Google Plus vs. Facebook: not a zero-sum gameJanuary 5, 2012: 1:40 PM ET
Google Plus is growing fast. How much business it takes away from Facebook will depend -- but it's easy to imagine both thriving and competing with each other for years to come.
By Dan Mitchell, contributor
FORTUNE -- Whenever the subject of traffic or membership on social-media sites comes up, a caveat should be offered: it's really difficult to tell which numbers to believe, if any. Facebook claims 800 million "active users," but I know lots of people -- myself included -- who have more than one account. So, active accounts, maybe. But the number of users is not likely to really be approaching 1 billion of Earth's 6.8 billion inhabitants.
The numbers are even murkier when it comes to Google Plus. Since Google (GOOG) hasn't disclosed its own numbers lately, we must rely on those from outside observers. But the evidence suggests that Google's answer to Facebook is growing fast. Paul Allen, the founder of Ancestry.com who calls himself an "unofficial statistician" for Google Plus, offers an optimistic prediction: that Google Plus will have 400 million users by year's end. Right now, it has just over 60 million, he says. He bases his prediction on his claim that nearly a quarter of all of Google Plus's users signed up in December, indicating a rather breathtaking rate of growth.
Some observers say Google Plus's growth rate is actually higher than that. The last official word from Google itself came in October, when CEO Larry Page said Google Plus had 40 million users. The company didn't give any more information than that, such as how those users were counted: Active monthly users? Did it include people who signed up for the service but have never used it?
But if Google Plus really does reach Allen's estimate for this year, it would turn around what is a troubling trend for the search giant: as a whole, the company is still ahead of everybody in terms of unique visits, but it's being crushed by Facebook in terms of time spent on any given Google property, such as search and YouTube. By that metric, Facebook beats Google, YouTube, Yahoo (YHOO) and AOL (AOL) combined. No wonder Google is putting so much money and effort into social media. Too bad it happened so late.
Still, Google is not easily dismissed. Too often, Google Plus vs. Facebook is presented as a zero-sum game, as if the success of one must result in the downfall of the other. But there's no reason that they can't both thrive, competing with each other (and with Twitter, et al) for users and ad dollars. They share many of the same users now, and that will likely continue to be the case. It's easy to imagine them each claiming different demographics to appeal to different advertisers. Perhaps Google Plus will end up being the network of professionals, techies and creative types, while Facebook continues on as the network of the mainstream. Maybe Google Plus will end up with fewer members and less traffic, but higher CPMs.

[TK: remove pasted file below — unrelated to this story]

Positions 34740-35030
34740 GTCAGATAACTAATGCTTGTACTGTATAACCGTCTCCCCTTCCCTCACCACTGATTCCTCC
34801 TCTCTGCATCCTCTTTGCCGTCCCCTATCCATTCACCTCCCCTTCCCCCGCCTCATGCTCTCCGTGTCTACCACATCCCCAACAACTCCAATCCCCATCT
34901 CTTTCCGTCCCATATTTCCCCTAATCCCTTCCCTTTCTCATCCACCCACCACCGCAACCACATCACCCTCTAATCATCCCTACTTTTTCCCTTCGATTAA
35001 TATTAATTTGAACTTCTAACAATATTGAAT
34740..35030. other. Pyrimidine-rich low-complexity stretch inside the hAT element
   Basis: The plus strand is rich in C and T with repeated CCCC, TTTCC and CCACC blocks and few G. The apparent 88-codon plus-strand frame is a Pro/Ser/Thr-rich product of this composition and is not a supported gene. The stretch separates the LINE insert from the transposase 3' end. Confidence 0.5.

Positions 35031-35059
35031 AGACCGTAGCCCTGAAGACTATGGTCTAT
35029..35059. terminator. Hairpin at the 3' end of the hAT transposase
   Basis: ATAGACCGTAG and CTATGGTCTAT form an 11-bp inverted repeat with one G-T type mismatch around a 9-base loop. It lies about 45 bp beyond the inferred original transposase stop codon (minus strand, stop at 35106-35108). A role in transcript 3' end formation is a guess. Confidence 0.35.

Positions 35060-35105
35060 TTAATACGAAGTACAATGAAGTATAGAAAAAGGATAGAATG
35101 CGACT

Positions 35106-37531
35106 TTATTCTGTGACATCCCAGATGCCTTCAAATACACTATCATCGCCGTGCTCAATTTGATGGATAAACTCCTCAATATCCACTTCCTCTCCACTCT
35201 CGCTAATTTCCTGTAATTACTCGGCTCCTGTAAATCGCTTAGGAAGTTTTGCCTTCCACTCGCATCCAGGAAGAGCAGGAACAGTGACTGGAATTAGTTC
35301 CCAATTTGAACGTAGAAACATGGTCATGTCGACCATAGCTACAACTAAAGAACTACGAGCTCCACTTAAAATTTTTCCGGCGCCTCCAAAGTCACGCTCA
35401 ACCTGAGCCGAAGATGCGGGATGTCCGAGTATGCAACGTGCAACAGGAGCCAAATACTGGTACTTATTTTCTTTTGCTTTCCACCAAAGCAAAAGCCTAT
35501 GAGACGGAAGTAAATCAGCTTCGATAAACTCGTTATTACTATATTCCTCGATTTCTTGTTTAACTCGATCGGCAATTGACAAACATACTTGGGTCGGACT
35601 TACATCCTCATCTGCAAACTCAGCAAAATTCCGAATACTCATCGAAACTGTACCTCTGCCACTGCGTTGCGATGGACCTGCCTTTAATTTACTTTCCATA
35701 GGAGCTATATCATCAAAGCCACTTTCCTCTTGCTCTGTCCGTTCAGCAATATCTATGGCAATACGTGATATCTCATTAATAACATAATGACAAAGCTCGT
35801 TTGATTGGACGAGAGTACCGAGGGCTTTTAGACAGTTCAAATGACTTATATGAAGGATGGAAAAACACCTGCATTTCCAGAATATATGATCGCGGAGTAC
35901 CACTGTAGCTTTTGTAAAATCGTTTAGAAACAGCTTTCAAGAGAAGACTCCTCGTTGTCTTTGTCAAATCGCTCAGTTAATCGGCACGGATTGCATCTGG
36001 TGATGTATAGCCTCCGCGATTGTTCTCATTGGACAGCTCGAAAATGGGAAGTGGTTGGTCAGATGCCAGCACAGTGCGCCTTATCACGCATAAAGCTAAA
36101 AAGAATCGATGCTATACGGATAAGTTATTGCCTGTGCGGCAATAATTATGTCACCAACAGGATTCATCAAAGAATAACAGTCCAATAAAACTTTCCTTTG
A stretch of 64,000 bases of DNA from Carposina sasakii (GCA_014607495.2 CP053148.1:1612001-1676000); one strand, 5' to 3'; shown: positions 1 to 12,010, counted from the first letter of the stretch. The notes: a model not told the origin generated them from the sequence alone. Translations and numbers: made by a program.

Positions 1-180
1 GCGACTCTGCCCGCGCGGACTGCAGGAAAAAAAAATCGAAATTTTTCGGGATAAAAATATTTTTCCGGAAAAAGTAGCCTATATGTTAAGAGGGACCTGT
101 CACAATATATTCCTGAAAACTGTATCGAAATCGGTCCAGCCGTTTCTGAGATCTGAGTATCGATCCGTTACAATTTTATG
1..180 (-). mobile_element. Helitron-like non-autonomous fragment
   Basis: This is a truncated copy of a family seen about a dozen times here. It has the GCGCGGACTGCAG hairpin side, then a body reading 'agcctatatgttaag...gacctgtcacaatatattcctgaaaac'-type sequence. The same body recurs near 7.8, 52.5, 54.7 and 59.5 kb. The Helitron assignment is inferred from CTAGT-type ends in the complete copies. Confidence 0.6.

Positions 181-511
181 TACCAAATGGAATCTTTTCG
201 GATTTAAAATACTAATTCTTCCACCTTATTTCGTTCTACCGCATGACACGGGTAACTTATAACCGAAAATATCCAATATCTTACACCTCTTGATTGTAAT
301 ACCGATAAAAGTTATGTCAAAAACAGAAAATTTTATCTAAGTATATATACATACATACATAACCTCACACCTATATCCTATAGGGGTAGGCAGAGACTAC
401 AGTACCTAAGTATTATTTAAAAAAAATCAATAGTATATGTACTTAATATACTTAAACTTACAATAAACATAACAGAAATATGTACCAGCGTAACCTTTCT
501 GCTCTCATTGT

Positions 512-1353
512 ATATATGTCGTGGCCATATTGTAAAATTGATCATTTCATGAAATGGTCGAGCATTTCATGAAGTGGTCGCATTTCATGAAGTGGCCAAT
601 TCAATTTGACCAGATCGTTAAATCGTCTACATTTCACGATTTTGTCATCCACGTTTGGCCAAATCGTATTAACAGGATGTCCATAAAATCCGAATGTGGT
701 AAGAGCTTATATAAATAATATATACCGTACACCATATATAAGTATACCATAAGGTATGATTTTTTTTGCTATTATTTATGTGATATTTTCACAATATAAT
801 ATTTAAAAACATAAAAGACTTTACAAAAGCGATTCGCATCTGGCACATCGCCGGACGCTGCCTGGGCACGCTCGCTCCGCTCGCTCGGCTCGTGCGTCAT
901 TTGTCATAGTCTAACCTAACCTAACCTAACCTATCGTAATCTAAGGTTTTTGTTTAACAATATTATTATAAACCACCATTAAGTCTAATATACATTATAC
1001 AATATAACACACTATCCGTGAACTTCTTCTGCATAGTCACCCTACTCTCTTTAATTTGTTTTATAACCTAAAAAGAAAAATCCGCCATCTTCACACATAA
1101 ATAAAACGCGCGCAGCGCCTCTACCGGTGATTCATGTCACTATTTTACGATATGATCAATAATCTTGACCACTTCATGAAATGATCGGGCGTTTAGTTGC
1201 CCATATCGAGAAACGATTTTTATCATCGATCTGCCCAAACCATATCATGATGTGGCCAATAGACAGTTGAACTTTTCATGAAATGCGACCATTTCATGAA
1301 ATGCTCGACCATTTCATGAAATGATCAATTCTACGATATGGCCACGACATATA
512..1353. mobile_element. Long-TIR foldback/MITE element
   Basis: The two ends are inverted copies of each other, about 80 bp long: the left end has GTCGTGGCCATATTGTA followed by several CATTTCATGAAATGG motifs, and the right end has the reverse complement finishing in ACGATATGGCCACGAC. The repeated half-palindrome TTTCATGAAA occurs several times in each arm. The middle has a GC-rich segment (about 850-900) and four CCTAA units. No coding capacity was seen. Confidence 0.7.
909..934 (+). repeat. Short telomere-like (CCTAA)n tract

Anyway, that's one scenario. One big risk for Facebook in what is fast becoming a real competition is that it will lose more members the more often it creates obnoxious features like the Ticker, carelessly invades users' privacy, or radically revamps the site, as it has done several times recently, culminating in the new Timeline feature. The more friends someone has on Google Plus, and the more features that site adds, the lower the cost to users of switching over from Facebook, or at least of adding Google Plus and going to Facebook less often.
Unless it is careful, Facebook will, if anything, be more prone to muck about with the site once it has billions of dollars of the investing public's money at its disposal after its expected IPO this year. Better Facebook should use the cash to improve service and make deals with more media and gaming companies to add to the site's features. That is, to work on making it more attractive to users rather than less so.